Happy Friday! This week I am celebrating not being sick. Over the past weekend I came down with a mild flu. No big deal, except I don’t get sick. For like years at a time. 2011 was the last time I was K.O’d due to illness.
So this weekend I am celebrating the return of feeling better. I had to put my 15k training on hold for a few days and I still don’t feel 100%, but I do feel up for a good long walk outside. Weather is supposed to be decent (as decent as it can be during late January in Maine) and I intend to take full advantage of it!
One of my good friends & coworker is a baker. She’s also a nurse and historian and all around awesome person. On Mondays, when everyone in our office gives a weekend update, she always shares a story about some delicious treat she baked up for her family. And she talks about it in such nonchalant kind of way: “Oh, I made some baked oatmeal and fresh bread and some cookies for the kids to take back to school, did some laundry, went cross country skiing.” You know, everyday mom stuff. If I bake something I’m like “ATTENTION- I MADE YEAST ROLLS. PLEASE APPLAUD NOW.” [My actual words from this past Thanksgiving.]
So, when my friend gave me this bread recipe, I was dubious. As much as I love homemade bread, I don’t love it enough to go through all the trouble of making more than once or twice a year.
But the directions looked really simple. It called for minimal kneading, NO rising, no punching the dough down and waiting for it to rise again, or any of the other fussiness I usually associate with homemade bread. In fact you mix it up and then leave in the refrigerator for up to 24 hours. Mind. Blown.
The result – honest to goodness homemade bread. See for yourself:
The Easiest Bread Recipe You Will Ever Need
Serves: 1 loaf
No kneading, no rising, mix it up and forget it for a day. Bake it when you get home from work. Seriously.
3 cups of all purpose flour
1 tsp active dry yeast
1 tsp salt
11/2 cups warm water
Mix all the ingredients together in a bowl.
Cover tightly (I like a Pyrex bowl with a plastic cover)
Refrigerate for 8 – 24 hours
Preheat oven to 400 degrees
Place a dutch oven or other covered casserole dish in the oven to preheat for 30 minutes
Remove bread dough from bowl and on a lightly floured surface knead in enough flour to make the dough elastic (not sticky).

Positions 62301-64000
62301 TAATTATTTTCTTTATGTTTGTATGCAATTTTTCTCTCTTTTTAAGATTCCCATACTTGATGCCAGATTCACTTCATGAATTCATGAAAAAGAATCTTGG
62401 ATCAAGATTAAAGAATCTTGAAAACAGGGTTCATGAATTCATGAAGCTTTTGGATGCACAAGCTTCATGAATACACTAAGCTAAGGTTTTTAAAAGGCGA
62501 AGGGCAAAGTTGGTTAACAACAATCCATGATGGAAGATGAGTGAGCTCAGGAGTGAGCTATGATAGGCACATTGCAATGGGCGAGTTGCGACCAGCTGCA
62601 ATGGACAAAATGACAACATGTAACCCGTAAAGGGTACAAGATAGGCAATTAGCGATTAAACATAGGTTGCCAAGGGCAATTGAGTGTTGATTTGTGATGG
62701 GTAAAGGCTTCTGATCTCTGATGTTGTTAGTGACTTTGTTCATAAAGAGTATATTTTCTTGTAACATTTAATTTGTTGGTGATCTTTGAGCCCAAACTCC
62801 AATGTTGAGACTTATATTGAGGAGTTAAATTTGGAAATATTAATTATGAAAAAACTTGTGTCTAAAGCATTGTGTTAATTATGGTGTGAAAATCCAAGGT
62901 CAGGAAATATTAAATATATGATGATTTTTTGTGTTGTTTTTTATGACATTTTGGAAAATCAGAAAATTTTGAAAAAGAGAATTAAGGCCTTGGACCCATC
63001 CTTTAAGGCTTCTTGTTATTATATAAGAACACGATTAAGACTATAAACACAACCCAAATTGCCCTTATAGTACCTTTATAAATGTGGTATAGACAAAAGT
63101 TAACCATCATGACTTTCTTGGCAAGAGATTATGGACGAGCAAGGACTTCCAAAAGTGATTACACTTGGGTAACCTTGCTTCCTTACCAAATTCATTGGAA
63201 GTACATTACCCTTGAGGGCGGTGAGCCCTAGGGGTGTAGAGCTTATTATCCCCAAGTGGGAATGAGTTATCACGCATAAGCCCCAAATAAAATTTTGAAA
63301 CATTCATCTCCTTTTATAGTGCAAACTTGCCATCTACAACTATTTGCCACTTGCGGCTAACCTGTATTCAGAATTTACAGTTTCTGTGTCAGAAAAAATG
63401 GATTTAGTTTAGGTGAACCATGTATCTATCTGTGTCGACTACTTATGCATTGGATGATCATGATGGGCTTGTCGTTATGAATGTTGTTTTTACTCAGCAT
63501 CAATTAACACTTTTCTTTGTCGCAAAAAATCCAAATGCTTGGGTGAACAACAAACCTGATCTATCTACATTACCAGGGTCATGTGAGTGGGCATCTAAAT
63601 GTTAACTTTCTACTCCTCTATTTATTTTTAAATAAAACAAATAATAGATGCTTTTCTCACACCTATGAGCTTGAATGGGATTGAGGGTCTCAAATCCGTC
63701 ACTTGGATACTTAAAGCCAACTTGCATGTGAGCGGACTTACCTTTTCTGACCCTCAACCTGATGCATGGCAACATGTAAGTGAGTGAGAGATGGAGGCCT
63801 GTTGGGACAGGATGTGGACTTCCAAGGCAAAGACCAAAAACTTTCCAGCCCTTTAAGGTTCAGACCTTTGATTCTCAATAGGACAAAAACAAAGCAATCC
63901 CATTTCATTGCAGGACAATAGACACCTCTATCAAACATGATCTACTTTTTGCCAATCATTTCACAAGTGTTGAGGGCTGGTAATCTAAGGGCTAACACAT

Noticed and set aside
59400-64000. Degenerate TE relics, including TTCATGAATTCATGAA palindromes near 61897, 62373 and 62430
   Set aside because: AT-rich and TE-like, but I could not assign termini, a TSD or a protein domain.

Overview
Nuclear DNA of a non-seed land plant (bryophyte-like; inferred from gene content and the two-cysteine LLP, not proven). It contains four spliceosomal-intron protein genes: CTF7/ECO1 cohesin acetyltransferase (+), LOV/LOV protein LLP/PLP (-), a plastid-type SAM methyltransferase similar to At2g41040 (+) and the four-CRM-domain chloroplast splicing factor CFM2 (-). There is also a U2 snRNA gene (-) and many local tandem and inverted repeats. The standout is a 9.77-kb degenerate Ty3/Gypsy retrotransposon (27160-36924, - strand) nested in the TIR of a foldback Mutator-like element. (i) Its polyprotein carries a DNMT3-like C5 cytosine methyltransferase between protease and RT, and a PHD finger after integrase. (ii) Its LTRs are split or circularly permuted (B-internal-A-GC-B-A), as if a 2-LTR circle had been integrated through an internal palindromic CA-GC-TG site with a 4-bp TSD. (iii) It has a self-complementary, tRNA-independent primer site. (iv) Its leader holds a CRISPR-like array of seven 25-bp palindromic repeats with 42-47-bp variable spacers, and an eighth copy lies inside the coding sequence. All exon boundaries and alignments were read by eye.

Form dough into a round loaf
Place dough in the preheated dutch oven and bake covered for 20 – 30 minutes
Uncover and bake for an additional 10 -20 minutes
Every oven is a little different so the first time you make this bread, keep an eye on it. I have a propane oven that runs hot. You may need more or less baking time, depending on your oven.
I have already made three loaves of this bread – in one week! Tonight I’m experimenting with adding honey to the dough for a different flavor. I’ll let you know how it turns out!
Sometimes the stars align and I’ll find a cool recipe on Pinterest and have all the ingredients on hand to make it, without needing to run to the store for one item. This was the case with winter citrus green tea. It was pinned under “Dr. Oz’s Metabolizing Tea” and since it’s January and my pants are a bit snug from too much Christmas candy, I decided it was worth a gander, even though the rational voice in my head told me that drinking or eating anything isn’t going to make me magically thinner.
The original recipe called for tangerines (I don’t see why regular oranges wouldn’t work) fresh mint leaves, which I swapped for fresh basil (a member of the mint family but far less sweet and toothpaste-like), green tea bags, ginger and honey. I skipped the honey, only because I like my tea totally unsweetened. and added the juice of one lime, because I have a bag on limes in the fridge I need to get rid of and it’s too cold for tequila shots.
1 tangerine or orange
I tsp fresh grated ginger
1 tbsp fresh basil, roughly chopped
2 green tea bags